- The Washington Times - Thursday, August 27, 2009

KABUL, Afghanistan | President Hamid Karzai extended his lead over his top challenger in Afghanistan’s presidential election, new vote results showed Wednesday, but remains short of the 50 percent threshold that would allow him to avoid a two-man runoff.

Afghan election officials are slowly releasing results from last week’s presidential election, and final certified results will not be ready until at least mid-September, after dozens of serious complaints of fraud have been investigated.

Low voter turnout and the fraud allegations have cast a pall over the vote, seen as critical to efforts to stabilize the country, which is wracked by Taliban insurgents and doubts over its fragile democracy. Top challenger Abdullah Abdullah has accused Mr. Karzai of widespread rigging, including ballot stuffing and voter intimidation, claims Mr. Karzai’s camp has denied.

The latest returns boost Mr. Karzai’s standing to 44.8 percent. Mr. Abdullah, a former foreign minister, now has 35.1 percent. The count is based on returns from 17 percent of polling stations nationwide, meaning the results could still change dramatically. Tuesday’s returns had Mr. Abdullah trailing Mr. Karzai by 3 percent.

The presidential returns announced Wednesday are based on partial results from 28 of the 34 provinces, but few votes have been counted from Kandahar and no votes from neighboring Helmand province, two areas that would boost Mr. Karzai’s totals.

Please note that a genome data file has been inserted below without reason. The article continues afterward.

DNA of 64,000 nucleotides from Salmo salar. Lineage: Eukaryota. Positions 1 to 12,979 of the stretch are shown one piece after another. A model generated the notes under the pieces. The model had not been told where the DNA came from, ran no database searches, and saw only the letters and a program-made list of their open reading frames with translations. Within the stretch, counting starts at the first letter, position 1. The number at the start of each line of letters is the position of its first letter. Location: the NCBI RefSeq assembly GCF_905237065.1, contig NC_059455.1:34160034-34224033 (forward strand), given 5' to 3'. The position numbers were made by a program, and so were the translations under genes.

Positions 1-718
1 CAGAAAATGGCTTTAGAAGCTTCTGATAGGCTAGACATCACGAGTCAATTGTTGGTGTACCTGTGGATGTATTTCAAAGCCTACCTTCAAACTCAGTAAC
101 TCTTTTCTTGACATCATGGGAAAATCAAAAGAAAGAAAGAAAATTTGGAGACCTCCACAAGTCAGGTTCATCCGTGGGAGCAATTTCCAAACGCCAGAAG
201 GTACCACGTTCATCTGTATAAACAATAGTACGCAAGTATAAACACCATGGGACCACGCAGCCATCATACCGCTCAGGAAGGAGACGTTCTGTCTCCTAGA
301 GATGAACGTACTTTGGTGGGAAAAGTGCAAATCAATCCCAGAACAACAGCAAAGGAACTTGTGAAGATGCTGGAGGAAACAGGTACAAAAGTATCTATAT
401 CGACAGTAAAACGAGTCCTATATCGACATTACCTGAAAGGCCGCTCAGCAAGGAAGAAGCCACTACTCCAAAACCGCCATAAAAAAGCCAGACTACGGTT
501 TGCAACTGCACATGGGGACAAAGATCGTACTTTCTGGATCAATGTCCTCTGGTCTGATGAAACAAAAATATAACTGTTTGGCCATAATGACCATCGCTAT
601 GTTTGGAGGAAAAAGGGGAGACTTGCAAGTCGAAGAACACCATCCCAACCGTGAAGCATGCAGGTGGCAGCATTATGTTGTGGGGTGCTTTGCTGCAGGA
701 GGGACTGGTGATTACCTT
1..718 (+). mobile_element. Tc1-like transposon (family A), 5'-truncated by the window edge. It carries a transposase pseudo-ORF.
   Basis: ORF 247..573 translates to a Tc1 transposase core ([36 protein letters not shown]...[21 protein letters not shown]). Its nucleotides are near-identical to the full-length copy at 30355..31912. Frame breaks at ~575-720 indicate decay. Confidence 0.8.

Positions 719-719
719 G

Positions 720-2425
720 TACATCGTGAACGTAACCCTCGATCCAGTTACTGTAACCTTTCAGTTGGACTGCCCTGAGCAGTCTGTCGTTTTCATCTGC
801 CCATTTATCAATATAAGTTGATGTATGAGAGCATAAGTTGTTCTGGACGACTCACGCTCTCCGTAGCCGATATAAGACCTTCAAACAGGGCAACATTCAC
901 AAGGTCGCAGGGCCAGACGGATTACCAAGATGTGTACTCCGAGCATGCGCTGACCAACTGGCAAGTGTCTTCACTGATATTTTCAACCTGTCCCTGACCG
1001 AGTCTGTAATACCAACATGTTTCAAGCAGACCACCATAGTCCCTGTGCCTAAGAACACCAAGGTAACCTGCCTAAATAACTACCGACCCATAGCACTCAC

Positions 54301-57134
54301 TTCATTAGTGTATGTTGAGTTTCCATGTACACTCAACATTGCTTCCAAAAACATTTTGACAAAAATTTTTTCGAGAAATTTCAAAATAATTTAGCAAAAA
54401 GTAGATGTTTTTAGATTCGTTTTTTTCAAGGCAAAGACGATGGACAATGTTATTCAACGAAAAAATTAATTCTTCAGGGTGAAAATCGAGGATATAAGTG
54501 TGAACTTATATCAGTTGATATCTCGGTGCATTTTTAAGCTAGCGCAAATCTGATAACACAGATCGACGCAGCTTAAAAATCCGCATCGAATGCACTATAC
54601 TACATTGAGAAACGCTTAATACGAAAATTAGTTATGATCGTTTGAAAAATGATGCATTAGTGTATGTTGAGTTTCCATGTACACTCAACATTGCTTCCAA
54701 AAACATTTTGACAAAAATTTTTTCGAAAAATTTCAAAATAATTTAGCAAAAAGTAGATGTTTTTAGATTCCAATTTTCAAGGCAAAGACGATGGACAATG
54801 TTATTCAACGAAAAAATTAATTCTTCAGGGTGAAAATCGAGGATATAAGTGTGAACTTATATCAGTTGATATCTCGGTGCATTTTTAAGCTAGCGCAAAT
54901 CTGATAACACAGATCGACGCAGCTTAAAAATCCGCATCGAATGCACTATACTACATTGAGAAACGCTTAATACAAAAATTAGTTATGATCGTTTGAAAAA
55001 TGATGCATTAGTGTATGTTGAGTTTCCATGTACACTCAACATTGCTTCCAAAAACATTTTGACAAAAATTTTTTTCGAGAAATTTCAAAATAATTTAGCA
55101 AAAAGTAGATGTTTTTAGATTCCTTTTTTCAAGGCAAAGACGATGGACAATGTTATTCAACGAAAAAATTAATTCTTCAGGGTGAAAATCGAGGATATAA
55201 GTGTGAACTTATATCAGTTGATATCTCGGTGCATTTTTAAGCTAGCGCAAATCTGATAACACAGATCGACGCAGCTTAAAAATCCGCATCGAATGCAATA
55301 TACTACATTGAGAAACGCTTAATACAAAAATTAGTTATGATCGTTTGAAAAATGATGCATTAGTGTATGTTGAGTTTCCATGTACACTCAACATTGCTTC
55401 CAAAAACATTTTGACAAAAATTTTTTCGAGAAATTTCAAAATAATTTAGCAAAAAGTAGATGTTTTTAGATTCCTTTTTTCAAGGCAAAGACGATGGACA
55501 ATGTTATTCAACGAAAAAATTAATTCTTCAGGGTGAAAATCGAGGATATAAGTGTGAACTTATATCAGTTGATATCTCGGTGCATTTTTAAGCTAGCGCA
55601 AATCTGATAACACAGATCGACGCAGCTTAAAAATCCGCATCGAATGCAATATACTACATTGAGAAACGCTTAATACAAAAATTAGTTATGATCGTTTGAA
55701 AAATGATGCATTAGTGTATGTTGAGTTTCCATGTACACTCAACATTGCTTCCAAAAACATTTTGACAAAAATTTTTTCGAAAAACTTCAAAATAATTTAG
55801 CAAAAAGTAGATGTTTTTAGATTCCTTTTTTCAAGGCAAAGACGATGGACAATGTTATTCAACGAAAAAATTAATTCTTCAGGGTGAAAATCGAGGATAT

NATO said two U.S. troops died Wednesday in two separate attacks, keeping August on pace to be the deadliest month of the war for the U.S. military. The two deaths bring to 43 the number of U.S. troops killed this month. Last month was the deadliest of the war, when 45 U.S. troops died.

On Tuesday night, a huge bombing hit the main southern city of Kandahar, killing at least 43 people and wounding 65. The attack, which destroyed dozens of buildings, took place in a district that includes U.N. facilities and an Afghan intelligence office. Rescue workers were still pulling injured people from the ruins early Wednesday.

An Afghan employee of the International Committee of the Red Cross was among the dead.

The Interior Ministry said the blast was from remote-controlled explosives planted in a truck, although local officials had said earlier a cluster of five vehicle bombs caused the blast.

The Taliban on Wednesday denied any responsibility for the attack in Kandahar - the Islamist movement’s spiritual home.

“We are denying responsibility, and condemn this attack in which innocent civilians were killed,” Taliban spokesman Qari Yousef Ahmadi wrote in a text message sent to an Associated Press reporter.

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